It’s a Miami-specific conundrum: so much water surrounding us, yet so few spots to actually enjoy it. But thankfully, there are many places that have been taking advantage of their waterfront locations for years and a few newer ones that have popped up recently to maximize that alfresco potential. We indulged in the views and all the fresh seafood to bring you this list of our favorite waterfront dining in the city.

Upscale Asian dishes complement a dock crowded with million-dollar yachts. If you’re looking to indulge, reserve a spot during their weekend brunch where the restaurant rolls out almost the entire menu: buffets of endless fresh sushi, skewers of marinated beef and vegetables from the robata grill, and prepared salads. Then there’s a bottomless glass of Louis Roederer Champagne in addition to Bloody Marys made with robata-grilled tomatoes. And it all goes perfectly with the waterfront views of downtown. 

La Mar {500 Brickell Key Drive, Downtown; 305.913.8358}

Peruvian Chef Gaston Acurio’s downtown Miami outpost occupies a gorgeous waterfront spot at Brickell Key’s Mandarin Oriental. The main dining room is awash in shades of watery greens, sandy grays, creamy beiges, and polished wood, but it’s the enticing outdoor terrace that offers glittering views of downtown. It provides the perfect backdrop to Chef Diego Oka’s contemporary Peruvian dishes with colorful tweaks.

Mondrian South Beach {1100 West Avenue, Miami Beach; 305.514.1910}

On Sundays, the place feels a bit like a Jay-Z video with bikini-clad pool lovers waving at the massive yachts that cruise the hotel’s enviable bayfront location. But during the week, the scene is more sedate with downtown skyscrapers twinkling in the distance and Mondrian Caffe’s menu of crowd-pleasing dishes like Kale Caesar and grilled skirt steak to keep you satisfied.

Garcia’s Seafood Grille and Fish {398 Northwest North River Drive, Downtown; 305.375.0765}

This Miami institution has been doing it right for years. Fresh seafood, reliable service, and a steady stream of locals tucking into platters of stone crabs and poached shrimp. Putter up to the back of the restaurant where waiters provide service directly onto the boats.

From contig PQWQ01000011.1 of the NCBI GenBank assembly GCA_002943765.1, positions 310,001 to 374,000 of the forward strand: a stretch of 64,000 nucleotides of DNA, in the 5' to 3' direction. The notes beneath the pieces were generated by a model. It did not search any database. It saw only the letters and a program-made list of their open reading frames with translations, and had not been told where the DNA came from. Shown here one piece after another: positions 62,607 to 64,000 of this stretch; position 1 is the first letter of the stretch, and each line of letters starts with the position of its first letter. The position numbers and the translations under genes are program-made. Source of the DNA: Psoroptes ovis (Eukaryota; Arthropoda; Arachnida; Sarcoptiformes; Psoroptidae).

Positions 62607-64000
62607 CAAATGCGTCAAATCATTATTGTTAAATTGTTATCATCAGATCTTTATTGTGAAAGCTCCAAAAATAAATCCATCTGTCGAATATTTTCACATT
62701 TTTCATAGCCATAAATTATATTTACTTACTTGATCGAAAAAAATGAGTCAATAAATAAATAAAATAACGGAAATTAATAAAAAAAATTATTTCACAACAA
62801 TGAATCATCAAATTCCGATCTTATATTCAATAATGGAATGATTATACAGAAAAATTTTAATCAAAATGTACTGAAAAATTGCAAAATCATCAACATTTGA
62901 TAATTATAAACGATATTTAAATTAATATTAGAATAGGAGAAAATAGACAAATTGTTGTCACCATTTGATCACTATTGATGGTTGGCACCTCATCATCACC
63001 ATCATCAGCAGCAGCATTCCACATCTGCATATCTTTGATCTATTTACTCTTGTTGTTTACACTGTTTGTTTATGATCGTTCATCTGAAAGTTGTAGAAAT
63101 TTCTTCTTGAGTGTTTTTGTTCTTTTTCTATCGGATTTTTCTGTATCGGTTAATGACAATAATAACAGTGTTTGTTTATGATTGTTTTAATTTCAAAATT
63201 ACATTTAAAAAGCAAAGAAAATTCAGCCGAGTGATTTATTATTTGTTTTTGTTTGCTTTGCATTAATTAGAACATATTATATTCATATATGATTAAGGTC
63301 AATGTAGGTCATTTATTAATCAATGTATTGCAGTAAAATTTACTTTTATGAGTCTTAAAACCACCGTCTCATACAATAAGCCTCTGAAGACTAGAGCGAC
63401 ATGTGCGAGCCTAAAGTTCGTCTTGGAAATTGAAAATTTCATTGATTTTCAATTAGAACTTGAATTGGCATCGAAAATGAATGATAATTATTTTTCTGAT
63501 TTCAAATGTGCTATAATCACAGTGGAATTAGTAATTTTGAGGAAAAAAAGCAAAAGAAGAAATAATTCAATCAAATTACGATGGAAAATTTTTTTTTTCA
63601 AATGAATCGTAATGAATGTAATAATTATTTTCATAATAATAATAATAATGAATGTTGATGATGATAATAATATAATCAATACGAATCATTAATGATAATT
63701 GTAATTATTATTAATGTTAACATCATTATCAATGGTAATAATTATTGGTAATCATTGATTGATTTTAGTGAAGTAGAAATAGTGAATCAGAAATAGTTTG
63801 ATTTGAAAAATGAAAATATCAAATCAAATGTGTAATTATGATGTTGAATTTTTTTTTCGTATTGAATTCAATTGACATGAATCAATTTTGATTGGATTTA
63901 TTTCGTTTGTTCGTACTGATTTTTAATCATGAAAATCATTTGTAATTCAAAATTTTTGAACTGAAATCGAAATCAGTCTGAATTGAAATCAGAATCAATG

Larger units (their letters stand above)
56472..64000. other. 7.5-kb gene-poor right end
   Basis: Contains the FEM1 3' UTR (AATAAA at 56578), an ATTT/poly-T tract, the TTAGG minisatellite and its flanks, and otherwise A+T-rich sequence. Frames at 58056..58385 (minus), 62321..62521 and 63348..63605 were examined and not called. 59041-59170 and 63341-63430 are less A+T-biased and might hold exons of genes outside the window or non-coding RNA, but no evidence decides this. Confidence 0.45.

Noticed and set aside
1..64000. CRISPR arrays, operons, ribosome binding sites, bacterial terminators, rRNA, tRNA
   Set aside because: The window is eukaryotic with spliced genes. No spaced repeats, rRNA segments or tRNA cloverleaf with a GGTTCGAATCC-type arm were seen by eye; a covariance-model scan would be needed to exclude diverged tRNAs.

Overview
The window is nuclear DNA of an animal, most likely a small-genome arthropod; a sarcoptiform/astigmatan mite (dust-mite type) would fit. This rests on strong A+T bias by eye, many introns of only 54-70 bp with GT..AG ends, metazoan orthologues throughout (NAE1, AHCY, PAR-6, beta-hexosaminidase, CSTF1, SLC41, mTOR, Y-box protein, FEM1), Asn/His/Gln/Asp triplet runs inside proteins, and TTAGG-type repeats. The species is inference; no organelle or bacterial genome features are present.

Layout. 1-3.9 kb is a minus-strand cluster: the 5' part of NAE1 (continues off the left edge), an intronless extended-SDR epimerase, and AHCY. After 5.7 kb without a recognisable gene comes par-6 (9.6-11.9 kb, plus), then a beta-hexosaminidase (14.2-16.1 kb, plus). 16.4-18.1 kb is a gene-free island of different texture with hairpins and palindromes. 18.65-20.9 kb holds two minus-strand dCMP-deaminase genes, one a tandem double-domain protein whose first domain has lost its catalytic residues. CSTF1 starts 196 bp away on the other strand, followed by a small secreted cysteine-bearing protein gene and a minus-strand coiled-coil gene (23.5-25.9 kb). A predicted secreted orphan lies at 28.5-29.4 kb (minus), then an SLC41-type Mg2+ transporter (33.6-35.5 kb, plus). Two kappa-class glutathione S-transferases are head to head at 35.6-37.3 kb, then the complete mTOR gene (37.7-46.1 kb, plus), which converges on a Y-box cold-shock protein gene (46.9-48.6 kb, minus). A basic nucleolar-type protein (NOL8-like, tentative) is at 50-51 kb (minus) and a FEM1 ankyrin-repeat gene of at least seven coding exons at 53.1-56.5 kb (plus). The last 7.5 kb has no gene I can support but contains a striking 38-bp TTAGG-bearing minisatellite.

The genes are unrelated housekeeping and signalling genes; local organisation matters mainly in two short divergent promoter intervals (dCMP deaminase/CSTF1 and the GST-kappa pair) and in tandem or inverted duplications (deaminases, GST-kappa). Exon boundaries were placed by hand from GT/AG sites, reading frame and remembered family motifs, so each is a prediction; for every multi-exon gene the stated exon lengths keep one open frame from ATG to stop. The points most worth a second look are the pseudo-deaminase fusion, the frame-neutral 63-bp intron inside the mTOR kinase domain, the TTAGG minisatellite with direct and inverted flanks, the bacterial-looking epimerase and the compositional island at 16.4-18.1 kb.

Seaspice {422 Northwest North River Drive, Downtown; 305.440.4200}

This two-building complex on the Miami River has already proven a hit with downtown’s well-heeled crowd. The restaurant’s large warehouse-like windows roll up giving the dining room a pleasant indoor-outdoor feel. The history of the spot dates back to Howard Huges, apparently it was his seaplane hangar and still has the rusted rigging intact to prove it. A dock that spans 250 feet with an additional dock across the river has hosted its share of mega-yachts that (sometimes) block the river views.

Kiki On The River {450 Northwest North River Drive, Miami; 786.502.3243}

And right next door is this boho-chic modern Greek taverna with those same Miami River views, this time framed by whitewashed nautical seating, lush greenery, and trees festooned with glass orbs. Chef Steven Rhee whips up food of the gods with mezzes, grilled seafood, lamb chops, and luscious feta-topped salads. 

Artisan Beach House {10295 Collins Avenue, Bal Harbour; 305.455.5400}

The restaurant at Ritz-Carlton Bal Harbour’s classy spot is the stuff of postcards.  The gorgeous sprawling dining room features floor-to-ceiling views of the ocean and the busy Haulover inlet, where speedboats regularly putter by. Whitewashed walls and comfortable leather booths balance the grandeur of the setting, but the best spot to dine is still the outdoor patio where ocean breezes mingle with views of Haulover marina and the bar’s loungey soundtrack. The seafood-centric menu features quinoa tuna poke and charred octopus with Vadouvan carrots.

Duffy’s Sports Grill {3969 Northeast 163rd Street, North Miami Beach; 305.760.2124}

This massive restaurant-lounge has a whopping 200 flatscreens, an outdoor pool, and a 500-foot dock. Located on the west side of the intra-coastal waterway, Duffy’s is known as a sports-watching haven and a popular happy hour spot. Extensive covered patio seating makes it an ideal spot to take in the salty breezes.

By Sara Liss, contributing writer